Prom 46: Vaughan Williams Symphonies 4, 5 & 6

Andrew Manze and the BBC Scottish SO delight in a rare VW treble

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In his famous, if misguided, analysis in the early 1920s, composer Peter Warlock reflected that Vaughan Williams’s style was ‘just a little too much like a cow looking over a gate’. Hmmm. I’d love to know what Warlock, who died in 1930, would have imagined said bovines doing had he ever got to hear VW’s Symphonies Nos 4, 5 and 6 – running manically round a field, perhaps, dive-bombing each other off trees, maybe, or simply lying back, legs in the air and looking up into the sky, reflecting on the bleakness of the abattoir and beyond.

Premiered in 1935, ’43 and ’48 respectively, the three Symphonies vividly capture both the frame of mind of the composer himself and the turbulent times in which he was living. For all VW’s protestations, specifically about the Fourth and Sixth, that he wanted these Symphonies to be treated as pieces of music just on their own terms, the urge to read between the lines, conjuring up themes and messages, is fairly irresistible.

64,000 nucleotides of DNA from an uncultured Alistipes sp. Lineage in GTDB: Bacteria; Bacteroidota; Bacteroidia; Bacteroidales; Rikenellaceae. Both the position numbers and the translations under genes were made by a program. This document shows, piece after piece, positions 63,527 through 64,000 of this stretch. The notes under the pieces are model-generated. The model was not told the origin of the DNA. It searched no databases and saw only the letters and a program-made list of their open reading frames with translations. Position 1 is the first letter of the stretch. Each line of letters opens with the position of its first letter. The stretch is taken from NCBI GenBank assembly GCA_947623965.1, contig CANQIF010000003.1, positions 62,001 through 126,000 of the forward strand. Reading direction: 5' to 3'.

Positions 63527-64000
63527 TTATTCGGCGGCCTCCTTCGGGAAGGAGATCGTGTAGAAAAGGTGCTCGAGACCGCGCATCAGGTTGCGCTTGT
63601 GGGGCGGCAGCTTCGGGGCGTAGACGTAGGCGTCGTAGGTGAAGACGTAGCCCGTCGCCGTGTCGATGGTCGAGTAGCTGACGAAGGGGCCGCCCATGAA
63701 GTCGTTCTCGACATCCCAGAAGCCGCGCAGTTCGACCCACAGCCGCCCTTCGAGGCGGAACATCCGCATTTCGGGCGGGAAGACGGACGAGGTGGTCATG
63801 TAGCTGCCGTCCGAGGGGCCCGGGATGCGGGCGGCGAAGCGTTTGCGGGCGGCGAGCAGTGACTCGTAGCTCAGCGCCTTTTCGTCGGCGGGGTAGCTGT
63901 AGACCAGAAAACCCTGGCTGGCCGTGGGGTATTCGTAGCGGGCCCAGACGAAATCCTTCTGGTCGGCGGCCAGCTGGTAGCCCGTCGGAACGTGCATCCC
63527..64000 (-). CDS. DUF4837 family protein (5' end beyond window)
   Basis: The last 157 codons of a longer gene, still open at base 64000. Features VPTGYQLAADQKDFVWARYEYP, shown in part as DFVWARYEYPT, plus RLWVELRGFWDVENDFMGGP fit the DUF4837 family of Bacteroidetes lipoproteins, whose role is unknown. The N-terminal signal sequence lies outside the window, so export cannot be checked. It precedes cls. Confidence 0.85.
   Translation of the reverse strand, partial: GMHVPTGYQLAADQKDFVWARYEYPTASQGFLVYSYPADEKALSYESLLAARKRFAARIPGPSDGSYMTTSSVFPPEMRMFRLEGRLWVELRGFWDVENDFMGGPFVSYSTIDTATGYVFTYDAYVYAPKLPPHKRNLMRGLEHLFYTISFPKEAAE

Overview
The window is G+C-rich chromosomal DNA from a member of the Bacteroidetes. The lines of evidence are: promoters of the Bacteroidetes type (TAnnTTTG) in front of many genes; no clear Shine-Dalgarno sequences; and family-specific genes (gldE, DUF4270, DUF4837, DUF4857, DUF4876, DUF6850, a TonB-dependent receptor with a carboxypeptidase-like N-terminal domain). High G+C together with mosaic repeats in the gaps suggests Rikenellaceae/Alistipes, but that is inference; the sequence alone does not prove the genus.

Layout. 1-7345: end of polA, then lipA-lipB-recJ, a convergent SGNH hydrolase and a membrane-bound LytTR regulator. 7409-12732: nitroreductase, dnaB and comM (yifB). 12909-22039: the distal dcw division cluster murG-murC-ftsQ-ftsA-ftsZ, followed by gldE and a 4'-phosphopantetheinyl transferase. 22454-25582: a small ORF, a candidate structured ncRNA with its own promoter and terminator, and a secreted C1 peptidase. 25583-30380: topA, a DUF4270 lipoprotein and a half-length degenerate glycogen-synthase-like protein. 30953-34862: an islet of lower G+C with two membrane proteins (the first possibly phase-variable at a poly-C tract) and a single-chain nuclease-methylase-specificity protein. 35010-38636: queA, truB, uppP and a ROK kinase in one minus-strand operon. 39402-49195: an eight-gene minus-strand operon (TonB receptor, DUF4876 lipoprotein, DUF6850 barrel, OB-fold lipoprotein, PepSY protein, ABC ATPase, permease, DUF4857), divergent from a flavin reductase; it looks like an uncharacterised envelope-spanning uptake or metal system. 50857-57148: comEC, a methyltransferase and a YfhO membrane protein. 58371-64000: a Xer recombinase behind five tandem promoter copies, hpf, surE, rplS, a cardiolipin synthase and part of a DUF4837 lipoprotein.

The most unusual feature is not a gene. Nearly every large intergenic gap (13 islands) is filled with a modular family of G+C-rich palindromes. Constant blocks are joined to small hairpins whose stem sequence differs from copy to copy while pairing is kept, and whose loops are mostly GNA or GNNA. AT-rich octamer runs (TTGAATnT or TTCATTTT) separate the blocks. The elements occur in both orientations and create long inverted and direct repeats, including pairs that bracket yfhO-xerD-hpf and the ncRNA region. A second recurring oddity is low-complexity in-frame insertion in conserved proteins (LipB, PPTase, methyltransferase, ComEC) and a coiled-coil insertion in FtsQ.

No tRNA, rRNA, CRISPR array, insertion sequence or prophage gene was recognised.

Hearing all three in order in one Prom was a rare treat. Here was a brave bit of programming that worked superbly, in part due to the sheer variety of the three works, in terms of both mood and material, but also to some terrific playing from an on-form BBC Scottish Symphony Orchestra under Andrew Manze.

It seems somehow strange seeing Manze, period instrument champion extraordinaire and one of the most affably easy-going people you could ever meet, tackling the fury of large-scale symphonic Vaughan Williams – for me, he’s all about the nuances of solo Bach and the charms of chamber music. And there’s the danger of pre-conception. Did I really think that the brass in the vitriolic opening movement of the Fourth could have been a little less gentlemanly, or was I simply choosing to believe it, given my perceptions of who was in charge? I suspect the latter.

But then, maybe one can also credit Manze’s chamber background for his deftness at highlighting detail: that heavily pronounced stepping bassline in the lower strings gave the second movement of the Fourth an unmatched eeriness; the horns that open the Fifth didn’t just disappear into the background as so often, but continued to float serenely above the orchestra; and, in the Sixth, the creepy ‘ghost-town’ saxophone solo swung with a rare menace.

Manze paced all three Symphonies expertly, too, never rushing headlong through the rowdier moments, never lingering self-indulgently in the more reflective ones. And while the Proms has seen many performances of the Fifth in their time – not least the premiere itself – few will have featured a Romanza as exquisitely handled and sensitively played as this.

At the very end, the closing chords of the Sixth’s desolate finale were met with a lengthy, rapt silence by the audience, only eventually broken by rapturous applause. A hugely memorable Prom. Score? Vaughan Williams 3 Cows 0.